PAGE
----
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Suparna Sharma's Film Reviews
A Death in The Gunj ends on a note that fits in well with McCluskiegunj — a place set in the heart of Chhota Nagpur plateau’s tribal belt, where Ernest Timothy McCluskie, an Anglo-Indian from Calcutta, carved out a homeland for 400-odd Anglo-Indians in the 1930s, complete with bakeries, hunting trips and picnics under the shade of a tree in Mrs Priscilla Perkins’ yard.
What it does tear open is the question of how ethical it is for film reviewers, who are in the business of commenting on other people’s films, have the power to influence opinion about films, to occasionally cross over to the other side. There is no ban on film reviewers/critics becoming filmmakers. But let us not for a second pretend that to get these assignments their clout, access as film critics was not in play. Often there are no rules. Often it is a personal standard of ethic that we all set for ourselves. These men, sadly, set them low.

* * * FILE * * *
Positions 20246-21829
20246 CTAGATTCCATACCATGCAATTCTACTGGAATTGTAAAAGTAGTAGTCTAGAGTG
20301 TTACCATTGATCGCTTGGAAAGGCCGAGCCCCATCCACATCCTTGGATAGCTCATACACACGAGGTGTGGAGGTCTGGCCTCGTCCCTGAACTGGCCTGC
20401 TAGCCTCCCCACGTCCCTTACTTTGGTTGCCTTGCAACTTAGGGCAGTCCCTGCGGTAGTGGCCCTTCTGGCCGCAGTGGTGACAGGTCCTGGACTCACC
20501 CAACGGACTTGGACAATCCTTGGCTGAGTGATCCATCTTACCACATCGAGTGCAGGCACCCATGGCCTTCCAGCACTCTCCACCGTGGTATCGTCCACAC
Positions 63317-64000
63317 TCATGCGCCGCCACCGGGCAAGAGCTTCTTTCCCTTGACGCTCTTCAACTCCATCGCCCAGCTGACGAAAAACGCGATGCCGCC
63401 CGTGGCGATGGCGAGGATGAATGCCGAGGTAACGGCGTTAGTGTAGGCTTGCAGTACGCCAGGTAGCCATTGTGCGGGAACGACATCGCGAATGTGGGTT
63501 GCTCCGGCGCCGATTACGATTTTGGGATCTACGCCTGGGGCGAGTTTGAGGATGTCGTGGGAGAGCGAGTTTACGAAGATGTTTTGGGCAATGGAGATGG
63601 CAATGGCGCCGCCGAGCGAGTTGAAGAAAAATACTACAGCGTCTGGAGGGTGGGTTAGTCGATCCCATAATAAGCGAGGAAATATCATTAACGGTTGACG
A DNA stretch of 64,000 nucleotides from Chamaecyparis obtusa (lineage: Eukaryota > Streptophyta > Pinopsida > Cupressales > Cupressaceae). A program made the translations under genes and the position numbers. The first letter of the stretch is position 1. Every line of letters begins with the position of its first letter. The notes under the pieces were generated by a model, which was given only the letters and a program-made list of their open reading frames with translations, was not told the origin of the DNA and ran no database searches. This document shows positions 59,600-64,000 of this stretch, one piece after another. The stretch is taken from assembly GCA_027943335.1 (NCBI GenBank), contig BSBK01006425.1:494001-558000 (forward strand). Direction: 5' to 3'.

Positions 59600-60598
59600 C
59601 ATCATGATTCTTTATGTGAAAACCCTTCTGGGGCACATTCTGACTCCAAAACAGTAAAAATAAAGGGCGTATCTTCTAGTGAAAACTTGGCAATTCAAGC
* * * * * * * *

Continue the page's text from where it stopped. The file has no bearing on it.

Bhopal: A Prayer for Rain tells the story of the worst of times with some needless “cinematic liberties” that make it a lesser movie, but, perhaps, a more palatable one. It begs a sequel a film about how our legal luminaries, led by Fali S. Nariman and Nani Palkiwala, argued in courts for several billable hours paid for by the Union Carbide Corporation, and ensured that Union Carbide had to cough up just $1,000 for every death it caused. It could be titled, Bhopal: A Courtroom Tragedy.